DALLAS — With rising rates of obesity, diabetes, high cholesterol and high blood pressure, millions of adults have at least one risk factor for heart disease.
A consumer update issued by the FDA says that may not be enough to warrant taking an aspirin a day.
According to the FDA update:
“…the data do not support the use of aspirin as a preventive medication by people who have not had a heart attack, stroke or cardiovascular problems, a use that is called "primary prevention. In such people, the benefit has not been established but risks—such as dangerous bleeding into the brain or stomach—are still present.”
"We accept that risk in patients who have known disease because we know aspirin can help them,” explained Dr. Parin Parikh, a cardiologist with Texas Health Dallas.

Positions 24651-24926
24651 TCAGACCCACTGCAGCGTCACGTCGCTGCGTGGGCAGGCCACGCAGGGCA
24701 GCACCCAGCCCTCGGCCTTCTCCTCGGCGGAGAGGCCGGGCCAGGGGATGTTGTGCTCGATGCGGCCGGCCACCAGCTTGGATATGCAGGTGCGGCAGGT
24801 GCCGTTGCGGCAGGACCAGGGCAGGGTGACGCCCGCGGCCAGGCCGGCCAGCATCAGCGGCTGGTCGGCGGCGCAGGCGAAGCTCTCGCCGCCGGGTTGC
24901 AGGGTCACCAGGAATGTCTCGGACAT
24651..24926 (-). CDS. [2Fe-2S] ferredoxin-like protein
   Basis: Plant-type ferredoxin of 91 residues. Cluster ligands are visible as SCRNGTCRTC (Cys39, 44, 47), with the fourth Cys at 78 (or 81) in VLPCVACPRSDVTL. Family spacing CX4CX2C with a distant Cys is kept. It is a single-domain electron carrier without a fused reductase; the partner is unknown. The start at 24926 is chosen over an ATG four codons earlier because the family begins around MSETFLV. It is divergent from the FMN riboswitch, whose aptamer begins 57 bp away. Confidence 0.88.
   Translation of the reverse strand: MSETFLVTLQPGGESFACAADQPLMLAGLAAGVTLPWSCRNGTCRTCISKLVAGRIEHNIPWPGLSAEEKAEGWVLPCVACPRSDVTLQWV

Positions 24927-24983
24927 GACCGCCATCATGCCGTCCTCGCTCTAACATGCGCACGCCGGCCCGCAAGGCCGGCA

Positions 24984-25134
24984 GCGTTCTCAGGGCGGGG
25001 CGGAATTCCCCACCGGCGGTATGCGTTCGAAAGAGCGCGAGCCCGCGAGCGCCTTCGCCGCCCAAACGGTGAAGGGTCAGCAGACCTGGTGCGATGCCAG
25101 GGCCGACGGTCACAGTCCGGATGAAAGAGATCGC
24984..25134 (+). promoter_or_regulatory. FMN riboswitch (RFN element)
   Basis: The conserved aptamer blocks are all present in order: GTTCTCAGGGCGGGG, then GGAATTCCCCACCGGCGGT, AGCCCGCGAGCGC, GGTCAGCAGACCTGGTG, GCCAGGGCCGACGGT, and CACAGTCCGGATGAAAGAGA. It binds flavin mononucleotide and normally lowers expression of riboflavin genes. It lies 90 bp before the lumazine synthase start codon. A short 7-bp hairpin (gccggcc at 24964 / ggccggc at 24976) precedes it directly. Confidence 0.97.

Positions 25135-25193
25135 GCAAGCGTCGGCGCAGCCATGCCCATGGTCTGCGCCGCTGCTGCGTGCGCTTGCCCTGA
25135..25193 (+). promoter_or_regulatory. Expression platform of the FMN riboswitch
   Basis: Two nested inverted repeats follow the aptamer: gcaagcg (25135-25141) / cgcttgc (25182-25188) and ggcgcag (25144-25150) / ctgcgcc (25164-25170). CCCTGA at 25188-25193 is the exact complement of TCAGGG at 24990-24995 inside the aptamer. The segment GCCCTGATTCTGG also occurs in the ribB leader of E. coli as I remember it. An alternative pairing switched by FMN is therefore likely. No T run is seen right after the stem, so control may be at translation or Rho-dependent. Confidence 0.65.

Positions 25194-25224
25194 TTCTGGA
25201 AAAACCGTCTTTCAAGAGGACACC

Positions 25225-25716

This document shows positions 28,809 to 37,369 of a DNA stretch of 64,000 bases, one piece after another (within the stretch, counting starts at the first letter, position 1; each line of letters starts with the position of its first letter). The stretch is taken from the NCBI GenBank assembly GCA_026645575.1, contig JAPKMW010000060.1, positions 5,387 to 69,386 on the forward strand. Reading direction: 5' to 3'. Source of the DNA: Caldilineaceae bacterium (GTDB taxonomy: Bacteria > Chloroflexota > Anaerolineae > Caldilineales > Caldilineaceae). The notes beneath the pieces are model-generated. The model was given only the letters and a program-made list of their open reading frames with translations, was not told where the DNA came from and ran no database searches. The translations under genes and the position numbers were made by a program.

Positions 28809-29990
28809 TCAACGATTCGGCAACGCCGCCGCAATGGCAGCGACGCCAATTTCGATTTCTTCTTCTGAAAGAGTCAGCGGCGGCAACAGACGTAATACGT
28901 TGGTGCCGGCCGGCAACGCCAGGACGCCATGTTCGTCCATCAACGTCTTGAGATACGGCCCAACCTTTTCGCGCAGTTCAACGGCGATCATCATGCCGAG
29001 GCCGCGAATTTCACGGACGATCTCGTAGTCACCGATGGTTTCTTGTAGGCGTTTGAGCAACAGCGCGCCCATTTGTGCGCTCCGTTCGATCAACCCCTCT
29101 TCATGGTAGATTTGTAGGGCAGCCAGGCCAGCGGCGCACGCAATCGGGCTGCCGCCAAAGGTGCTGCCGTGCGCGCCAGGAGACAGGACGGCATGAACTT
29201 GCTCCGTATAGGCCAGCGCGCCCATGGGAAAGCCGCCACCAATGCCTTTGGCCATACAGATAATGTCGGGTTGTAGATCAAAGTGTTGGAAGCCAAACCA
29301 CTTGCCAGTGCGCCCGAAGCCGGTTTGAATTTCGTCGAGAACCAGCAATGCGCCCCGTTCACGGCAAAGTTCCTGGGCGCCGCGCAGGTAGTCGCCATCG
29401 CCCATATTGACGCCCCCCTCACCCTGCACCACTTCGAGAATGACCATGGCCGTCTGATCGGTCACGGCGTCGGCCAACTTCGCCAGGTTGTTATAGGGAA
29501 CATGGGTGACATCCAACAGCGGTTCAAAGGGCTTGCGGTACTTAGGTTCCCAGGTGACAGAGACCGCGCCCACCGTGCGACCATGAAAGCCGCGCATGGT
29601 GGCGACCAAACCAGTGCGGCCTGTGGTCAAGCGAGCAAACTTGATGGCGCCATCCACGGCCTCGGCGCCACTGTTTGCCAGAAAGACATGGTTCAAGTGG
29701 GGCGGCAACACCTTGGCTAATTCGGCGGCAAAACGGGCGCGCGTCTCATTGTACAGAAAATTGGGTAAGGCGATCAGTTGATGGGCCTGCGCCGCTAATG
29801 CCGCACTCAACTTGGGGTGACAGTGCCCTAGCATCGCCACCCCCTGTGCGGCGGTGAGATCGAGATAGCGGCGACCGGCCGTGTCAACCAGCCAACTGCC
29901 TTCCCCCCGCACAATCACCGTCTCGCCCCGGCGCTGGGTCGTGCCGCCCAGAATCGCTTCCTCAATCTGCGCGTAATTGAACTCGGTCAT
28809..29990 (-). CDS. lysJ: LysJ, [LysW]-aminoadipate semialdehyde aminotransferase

Parikh says he and doctors nationwide may need to reconsider aspirin recommendations for most people.
"Patients with heart disease should definitely continue to be on an aspirin," he said. "But, I think we need to reevaluate whether the low-risk patients that we're putting on aspirin really need to be on that medication."
The FDA advisory was issued after a decision last to week to turn down a request by German drug maker Bayer AG to change package labeling. Bayer wanted to market aspirin’s heart-healthy value in people who have never had cardiovascular disease.
The FDA says aspirin, at the present time, also doesn't show benefit in people who haven't had heart problems or stroke, but do have a family history or other evidence of arterial disease.
However, there are other large-scale clinical studies being done to investigate aspirin in primary prevention of heart disease and stroke.
Patients who are unsure about the risk versus benefit of low-dose aspirin therapy are advised to consult their doctor.